WHEN JOHN CHANEY retired last March, Saint Joseph's coach Phil Martelli said he would have to throw his Temple notes out. It would still be many of the same players, but it would not be the same.
One thing has not changed. St. Joe's still has Temple's number. The schools played for the 142nd time last night. The Palestra had very few empty seats, even though Temple could miss the postseason for the first time in 24 seasons as St. Joe's appears to be figuring out exactly what it will become.
The Hawks took control late in the first half, went completely off at the start of the second half, opened up a 30-point lead and won, 92-76, beating the Owls for the 10th time in the last 11 games. St. Joe's (17-10, 9-4 Atlantic 10) has won four straight and has one of those precious A-10 Tournament byes firmly in its sights. Temple (11-15, 5-8) is still trying to find a way to stop people.
"Up by 30," the kind St. Joe's students chanted.
The Owls could not stop the Hawks on Jan. 10 at the Liacouras Center. And they could not stop them last night. In the two games, the Hawks front line of Ahmad Nivins, Pat Calathes and Rob Ferguson scored 104 points. Last night, Calathes (27 points, seven assists, seven rebounds) flirted with a triple double again. He shot 10-for-15, 4-for-4 from the arc and 3-for-3 from the foul line.
"Calathes was unbelievable," Temple coach Fran Dunphy said. "His line is fantastic. He's getting to be as good a player as there is in the area . . . He's been great. He buried us there in the first part of the second half."
When told of the praise, Calathes said: "That means a lot coming from him."
The Owls' big three, Dionte Christmas, Mark Tyndale and Dustin Salisbery, the first, third and fifth leading scorers in the A-10, came in averaging 56.4 points among them. They scored 48, most long after the game was decided.
Christmas did not play the game's first 5 minutes and finished with only 10 points.
"That kid has got as much zest for the game as anybody I've ever coached," Dunphy said. "I'm kind of a stickler for perfection. While I don't expect it, I want the attempt made all the time. So he had a little hiccup the other day."
Then, the coach invented a word by saying: "We have no time to be hiccing up at this point of the season."
The Owls have gone from a slowdown team to a much faster pace. But they have to score a lot to win. Scoring 93 is probably asking too much.
St. Joe's came into the game allowing only 63.2 points per game, fewest in the A-10. The Owls came into the game shooting 46.6 percent, their best since the 1983-84 season. They shot 44.6 percent percent for the game. It was not nearly enough. The Hawks shot 60.3 percent, 71.4 percent in the second half, when they made 12 of their first 13 shots.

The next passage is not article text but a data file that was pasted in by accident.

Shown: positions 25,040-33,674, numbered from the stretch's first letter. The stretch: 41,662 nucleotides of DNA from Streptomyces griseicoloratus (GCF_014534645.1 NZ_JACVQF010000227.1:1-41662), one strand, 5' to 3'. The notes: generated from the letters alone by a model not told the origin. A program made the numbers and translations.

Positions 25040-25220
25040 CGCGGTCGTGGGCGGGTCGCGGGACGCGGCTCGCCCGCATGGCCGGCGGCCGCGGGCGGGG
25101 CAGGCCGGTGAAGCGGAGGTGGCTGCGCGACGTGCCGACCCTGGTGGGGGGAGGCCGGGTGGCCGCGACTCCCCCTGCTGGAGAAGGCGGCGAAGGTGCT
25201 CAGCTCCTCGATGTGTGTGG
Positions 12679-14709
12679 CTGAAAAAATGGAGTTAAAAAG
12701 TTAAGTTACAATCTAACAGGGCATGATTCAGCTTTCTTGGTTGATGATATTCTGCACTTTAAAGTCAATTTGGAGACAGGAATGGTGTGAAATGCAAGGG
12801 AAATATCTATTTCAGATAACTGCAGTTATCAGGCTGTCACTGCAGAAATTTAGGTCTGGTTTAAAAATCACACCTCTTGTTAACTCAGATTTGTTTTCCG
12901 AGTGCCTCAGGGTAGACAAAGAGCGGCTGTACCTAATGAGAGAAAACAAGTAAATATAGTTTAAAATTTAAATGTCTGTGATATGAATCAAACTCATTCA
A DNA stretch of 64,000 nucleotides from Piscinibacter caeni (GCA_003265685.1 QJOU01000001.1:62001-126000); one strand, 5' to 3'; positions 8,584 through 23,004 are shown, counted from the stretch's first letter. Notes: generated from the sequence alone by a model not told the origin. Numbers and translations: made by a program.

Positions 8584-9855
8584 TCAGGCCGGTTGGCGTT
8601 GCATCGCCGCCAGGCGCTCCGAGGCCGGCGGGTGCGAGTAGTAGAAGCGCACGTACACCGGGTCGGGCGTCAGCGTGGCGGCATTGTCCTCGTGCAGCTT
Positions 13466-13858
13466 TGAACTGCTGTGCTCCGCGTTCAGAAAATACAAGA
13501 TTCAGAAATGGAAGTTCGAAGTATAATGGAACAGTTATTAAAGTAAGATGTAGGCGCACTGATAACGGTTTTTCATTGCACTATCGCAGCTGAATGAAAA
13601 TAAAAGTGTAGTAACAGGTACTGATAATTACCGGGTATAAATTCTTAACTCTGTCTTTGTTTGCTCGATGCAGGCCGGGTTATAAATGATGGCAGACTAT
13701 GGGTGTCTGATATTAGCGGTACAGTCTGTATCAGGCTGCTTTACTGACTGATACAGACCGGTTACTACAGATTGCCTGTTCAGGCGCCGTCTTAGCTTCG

"The ball was moving," Martelli said. "The ball was in the right place. A lot of it was not calls. It was just basketball. That's the way I prefer to play."
Nivins (18 points, 10 rebounds) took only 21 shots in his last four games. He got 12 against the much smaller Owls.
The Hawks were incredibly efficient, scoring the 92 points on only 58 field goal attempts. In the two games with Temple, they scored 172 points, while taking 103 shots.
"The defensive attention was terrific across the board until we decided it was over, then we did not have to guard anymore," Martelli said. "The number that jumps out is the 23 assists on the 35 field goals."
With some very important games on the horizon, the Hawks are playing the way all of Martelli's recent teams have played down the stretch. In the last seven seasons, the Hawks have won 158 games. They are 23-6 in city games over the last five seasons.
"We're playing better and better every game," Calathes said.
The Owls have some serious issues.
"We played absolutely no defense," Tyndale said. "They made shots. We missed . . .
"It's something about St. Joe's. They just play great against Temple. They come to play and Temple does not."
The only downer for St. Joe's was freshman point guard Darrin Govens' flying out of a loose-ball scrum grabbing his left ankle with 1:56 left.
"He got hurt?" the always-sympathetic Martelli said. "I didn't see that. He was writhing in pain . . . "
Said Hawks trainer Bill Lukasiewicz: "It doesn't look bad right now. He was a little scared at first."
Govens had an ice bag on his ankle in the locker room.
"It was just a loose ball," he said. "[Tyndale] landed on my ankle, and it bent in . . . I don't know how bad it is yet."